Slashdot links to two amazingly interesting posts, “Owning Kraken Zombies, a Detailed Discussion” and “Kraken Botnet Infiltration.” Kraken is a botnet, or network of infested computers, that is used for bad beeds such as password cracking and distributed denial of service attacks.
The researchers discovered a way to kill Kraken, limiting the zombie infestation. As the researchers note, “What if that target system is responsible for someones life support?”
The law should allow for zombies to be lobotomized at will, and should protect those who do so. Any bad effects should be the responsibility of those who care and give support for the zombies — their system administrators — and note anti-zombie “concerned local citizens.”
That’s the 2nd Amendment applied to cyberspace. That’s the American Way.
Soob links to an article on electronic swarming by pro-Communist agitators. I ran into my own countermeasures today: Oasis China Visa (see my earlier review) asked me for more info ASAP, because between when my mother’s and sister’s visas were approved and when mine was received, the Embassy of the People’s Republic of China is now requesting plane ticket receipts and hotel reservation info (I’m not staying at a hotel, so…). Aggravating.
My friends at Dreaming 5GW should definitely check out The Thomas Crown Affair, staring Pierce Brosnan. Not only a description of 5GW (Observation Warfare) on many layers, also props potential 5GW v. 3GW (Manuever Warfare) and 5GW v. 1GW (Massed Formation) styles.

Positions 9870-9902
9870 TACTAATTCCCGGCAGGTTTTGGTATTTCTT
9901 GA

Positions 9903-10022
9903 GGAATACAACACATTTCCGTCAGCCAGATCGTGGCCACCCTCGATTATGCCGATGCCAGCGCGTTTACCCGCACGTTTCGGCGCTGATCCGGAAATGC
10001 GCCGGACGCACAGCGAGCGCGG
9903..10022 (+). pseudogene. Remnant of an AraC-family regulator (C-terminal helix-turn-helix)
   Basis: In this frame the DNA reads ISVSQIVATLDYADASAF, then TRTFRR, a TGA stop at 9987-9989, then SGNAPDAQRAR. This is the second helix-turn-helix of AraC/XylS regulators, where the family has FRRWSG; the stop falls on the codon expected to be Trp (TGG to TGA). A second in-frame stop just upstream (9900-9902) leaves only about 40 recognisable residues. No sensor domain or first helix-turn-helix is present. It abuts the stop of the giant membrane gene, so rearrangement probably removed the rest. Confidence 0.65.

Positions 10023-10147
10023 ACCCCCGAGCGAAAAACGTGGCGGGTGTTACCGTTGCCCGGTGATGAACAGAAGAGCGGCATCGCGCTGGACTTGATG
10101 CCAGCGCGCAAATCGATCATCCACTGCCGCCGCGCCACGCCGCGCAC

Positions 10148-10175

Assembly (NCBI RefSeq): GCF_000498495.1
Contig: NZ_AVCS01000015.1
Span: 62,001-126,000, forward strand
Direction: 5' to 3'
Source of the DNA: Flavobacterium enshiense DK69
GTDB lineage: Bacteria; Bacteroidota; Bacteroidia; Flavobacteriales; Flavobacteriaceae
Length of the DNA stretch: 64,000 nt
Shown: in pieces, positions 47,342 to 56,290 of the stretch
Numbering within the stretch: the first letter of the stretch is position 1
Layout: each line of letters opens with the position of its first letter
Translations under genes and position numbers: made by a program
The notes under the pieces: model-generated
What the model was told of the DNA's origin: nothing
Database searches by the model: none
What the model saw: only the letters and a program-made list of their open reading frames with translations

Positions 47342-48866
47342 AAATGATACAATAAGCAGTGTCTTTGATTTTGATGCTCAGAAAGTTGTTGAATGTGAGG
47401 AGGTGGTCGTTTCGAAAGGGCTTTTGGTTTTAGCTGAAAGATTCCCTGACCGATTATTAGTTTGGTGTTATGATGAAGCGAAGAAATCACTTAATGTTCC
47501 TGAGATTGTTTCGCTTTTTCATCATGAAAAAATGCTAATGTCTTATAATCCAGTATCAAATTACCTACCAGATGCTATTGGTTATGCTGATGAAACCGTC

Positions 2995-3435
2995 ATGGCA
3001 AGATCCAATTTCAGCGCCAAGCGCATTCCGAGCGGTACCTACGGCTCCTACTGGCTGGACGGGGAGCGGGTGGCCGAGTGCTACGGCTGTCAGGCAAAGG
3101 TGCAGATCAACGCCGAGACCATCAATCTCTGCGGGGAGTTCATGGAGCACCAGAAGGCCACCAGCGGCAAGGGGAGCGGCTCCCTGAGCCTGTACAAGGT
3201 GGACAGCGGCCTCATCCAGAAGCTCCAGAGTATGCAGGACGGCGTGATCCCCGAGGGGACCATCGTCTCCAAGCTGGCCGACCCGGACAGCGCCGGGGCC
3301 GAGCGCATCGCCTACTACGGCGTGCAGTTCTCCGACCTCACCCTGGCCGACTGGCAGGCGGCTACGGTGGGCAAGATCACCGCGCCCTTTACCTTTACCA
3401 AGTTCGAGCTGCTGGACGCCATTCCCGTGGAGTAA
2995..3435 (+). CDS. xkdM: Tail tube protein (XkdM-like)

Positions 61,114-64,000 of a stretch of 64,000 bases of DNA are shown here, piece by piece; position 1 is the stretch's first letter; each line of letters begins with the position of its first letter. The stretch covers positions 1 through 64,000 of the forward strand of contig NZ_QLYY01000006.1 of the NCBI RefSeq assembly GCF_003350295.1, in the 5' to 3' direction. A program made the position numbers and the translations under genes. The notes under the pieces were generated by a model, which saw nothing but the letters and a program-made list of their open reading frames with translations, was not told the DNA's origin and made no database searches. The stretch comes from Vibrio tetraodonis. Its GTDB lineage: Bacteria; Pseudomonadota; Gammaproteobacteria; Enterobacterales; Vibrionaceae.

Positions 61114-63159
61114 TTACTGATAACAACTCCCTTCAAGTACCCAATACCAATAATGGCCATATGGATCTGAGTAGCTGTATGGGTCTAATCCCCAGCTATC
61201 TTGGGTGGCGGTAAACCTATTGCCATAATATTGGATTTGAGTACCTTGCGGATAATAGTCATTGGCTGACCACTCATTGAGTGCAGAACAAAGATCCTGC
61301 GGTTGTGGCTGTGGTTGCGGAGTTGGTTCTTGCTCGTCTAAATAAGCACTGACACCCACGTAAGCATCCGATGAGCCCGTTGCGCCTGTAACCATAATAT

Really clever all around. Much cleverer than any of the awful James Bond movies that Brosnan starred in.
I won’t say that The Thomas Crown Affair is to 5GW what Lawrence of Arabia is to 3GW… but it’s close.
Outrage is the recognition of your weakness and your (perceived) enemy’s (perceived) aggression.
Outrage is valuable at building in-group cohesion and subduing others.
The recognition of how outrage distorts your orientation is valuable, if harder to achieve than it seems.
Really, this is laughable stuff. I nearly left a comment, but then I remembered the adage about wrestling with a pig.
Bush Admits He Betrayed The Country, Especially The Military Â« Hidden Unities
This week, President Bush admitted to a journalist that Tony, and those like him who died in this war, died for his stubborn incompetence and patent dishonesty. This may not be news to most, but the way this bastard casually admitted heâ€™d been deliberately lying to the military, the military families and the American people for so long should gall at least some of us.
What’s sad about this is that Edide’s writing when it comes to comments (both on his blog and elsewhere) is generally top-notch.
I missed the blog post for yesterday (or earlier today, depending on how you view the preceding day’s activity a little after 12 AM Sunday morning / Saturday night) because of a packed schedule: most of the day was spent on a distant part of campus, helping introduce in-service teachers to a form of constructivism that pays attention to the limits of working memory. Then, after walking home (the day’s just beautiful) and falling asleep (wonderful breeze + long walk + lengthy if fun day at work), off to a friends birthday / graduation / going-away party, featuring Karaoke, pick-up ping-pong, Monopoly, barbecue, and general fun.
What a day!
Update: Just realized that because I never set my timezone on this blog to what it is in my slice of the real world, from an archive standpoint my at-least-one-post-per-day pattern goes on. Woohoo!
Mixing Memory links and quotes an article finding (unsurprisingly) little evidence for “repression,” part of the pseudoscience of psychoanalysis.
Mixing Memory : There’s No Such Thing as Repression